Skip to main content
Discovering the causes of cancer and the means of prevention
 

Awareness Day for Li-Fraumeni Syndrome: 5/3 for TP53

, by DCEG Staff

logo for Li-Fraumeni syndrome Awareness Day

Germline pathogenic variants in the tumor suppressor gene, TP53, are the primary cause of Li-Fraumeni syndrome (LFS). The Li-Fraumeni Syndrome Association (LFSA), a national patient advocacy non-profit organization, selected 5/3—May 3rd—as International LFS Awareness Day, playing off the name of the gene responsible. The virtual event aimed to share information, educate the public, as well as provide support for individuals and families with LFS, the providers who care for them, and the researchers who are dedicated to ending early cancer deaths for those with LFS. The LFSA developed a free, online toolkit of materials for families living with LFS, researchers, providers, and health educators. The inaugural event was dedicated to the researchers who identified LFS in 1969 at the NCI: Drs. Frederick Li and Joseph F. Fraumeni, Jr. Sharon A. Savage, M.D., Chief of the Clinical Genetics Branch serves as the Federal resource for “5/3 for p53.”

DCEG co-sponsored the event to raise awareness across the country and around the world, in scientific and medical communities as well as the general public. While LFS often presents in families across multiple generations, recent work by DCEG investigators discovered a higher-than-expected rate of germline TP53 pathogenic variants in patients with osteosarcoma—a sentinel LFS malignancy. Genetic testing of people with cancers presenting at younger than usual ages could afford the opportunity for their relatives to also be tested in order to tailor treatment decisions and cancer screening to the individual.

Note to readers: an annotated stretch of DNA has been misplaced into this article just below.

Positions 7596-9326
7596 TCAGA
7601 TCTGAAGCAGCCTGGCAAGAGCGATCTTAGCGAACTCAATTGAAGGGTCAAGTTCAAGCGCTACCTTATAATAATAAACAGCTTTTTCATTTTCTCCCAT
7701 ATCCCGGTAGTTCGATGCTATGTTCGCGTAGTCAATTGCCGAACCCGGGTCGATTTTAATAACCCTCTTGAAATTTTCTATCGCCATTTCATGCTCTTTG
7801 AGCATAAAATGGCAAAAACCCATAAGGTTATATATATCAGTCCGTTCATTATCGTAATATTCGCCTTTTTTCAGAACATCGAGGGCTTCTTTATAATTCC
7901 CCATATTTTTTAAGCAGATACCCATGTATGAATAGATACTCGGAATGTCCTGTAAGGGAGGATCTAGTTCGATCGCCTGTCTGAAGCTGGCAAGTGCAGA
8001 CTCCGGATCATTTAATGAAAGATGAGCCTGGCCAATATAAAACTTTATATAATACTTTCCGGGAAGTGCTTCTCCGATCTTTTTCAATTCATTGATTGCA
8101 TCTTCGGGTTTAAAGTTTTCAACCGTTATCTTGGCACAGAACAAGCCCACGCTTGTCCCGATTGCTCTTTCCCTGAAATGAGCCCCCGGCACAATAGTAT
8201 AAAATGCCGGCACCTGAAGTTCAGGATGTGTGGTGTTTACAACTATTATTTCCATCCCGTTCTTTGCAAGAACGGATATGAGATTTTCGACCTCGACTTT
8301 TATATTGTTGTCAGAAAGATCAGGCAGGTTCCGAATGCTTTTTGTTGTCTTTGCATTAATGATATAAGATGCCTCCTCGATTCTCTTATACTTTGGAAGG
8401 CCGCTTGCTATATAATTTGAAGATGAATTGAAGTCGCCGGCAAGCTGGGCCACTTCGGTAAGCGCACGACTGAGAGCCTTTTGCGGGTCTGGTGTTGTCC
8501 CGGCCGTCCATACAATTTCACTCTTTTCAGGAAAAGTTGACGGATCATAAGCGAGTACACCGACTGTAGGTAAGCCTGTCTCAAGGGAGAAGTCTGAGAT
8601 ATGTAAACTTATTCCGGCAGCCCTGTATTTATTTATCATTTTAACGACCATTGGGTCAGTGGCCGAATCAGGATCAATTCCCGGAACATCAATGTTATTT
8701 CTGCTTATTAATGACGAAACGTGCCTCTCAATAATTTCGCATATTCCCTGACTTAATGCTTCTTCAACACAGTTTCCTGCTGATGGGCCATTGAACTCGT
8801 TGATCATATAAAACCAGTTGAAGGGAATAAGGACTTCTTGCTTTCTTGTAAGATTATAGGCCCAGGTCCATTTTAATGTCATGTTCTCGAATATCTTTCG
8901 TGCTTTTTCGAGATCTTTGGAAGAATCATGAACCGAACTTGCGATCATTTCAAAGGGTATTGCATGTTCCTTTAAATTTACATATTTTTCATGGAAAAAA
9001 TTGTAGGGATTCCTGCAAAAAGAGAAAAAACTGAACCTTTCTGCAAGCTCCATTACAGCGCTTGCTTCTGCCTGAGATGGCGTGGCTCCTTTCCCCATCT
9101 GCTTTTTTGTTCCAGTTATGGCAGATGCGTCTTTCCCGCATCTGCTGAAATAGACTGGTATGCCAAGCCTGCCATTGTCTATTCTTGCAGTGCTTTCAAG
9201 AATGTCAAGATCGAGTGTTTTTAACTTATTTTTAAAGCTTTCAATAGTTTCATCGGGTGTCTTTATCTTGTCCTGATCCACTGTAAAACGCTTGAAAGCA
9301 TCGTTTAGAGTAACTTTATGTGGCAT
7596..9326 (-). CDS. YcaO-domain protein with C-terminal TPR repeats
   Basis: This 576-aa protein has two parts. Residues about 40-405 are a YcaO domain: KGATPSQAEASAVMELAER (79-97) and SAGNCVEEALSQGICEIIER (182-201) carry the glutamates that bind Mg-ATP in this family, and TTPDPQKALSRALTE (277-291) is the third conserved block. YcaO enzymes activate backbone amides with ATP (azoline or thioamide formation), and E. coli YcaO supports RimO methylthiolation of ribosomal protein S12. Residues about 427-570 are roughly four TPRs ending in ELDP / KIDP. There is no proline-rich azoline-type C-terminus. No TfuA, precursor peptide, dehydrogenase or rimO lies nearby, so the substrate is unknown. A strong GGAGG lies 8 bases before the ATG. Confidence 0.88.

At present, DCEG investigators have an ongoing clinical study of Li-Fraumeni Syndrome at the NIH Clinical Center, as well as across the country and internationally. Learn more about the LFS study.

< Older Post

New Radiation Society ISoRED Begins 2021 with Webinar Series

Newer Post >

Sarah Jackson Becomes an Independent Research Scholar

If you would like to reproduce some or all of this content, see Reuse of NCI Information for guidance about copyright and permissions. In the case of permitted digital reproduction, please credit the National Cancer Institute as the source and link to the original NCI product using the original product's title; e.g., “Awareness Day for Li-Fraumeni Syndrome: 5/3 for TP53 was originally published by the National Cancer Institute.”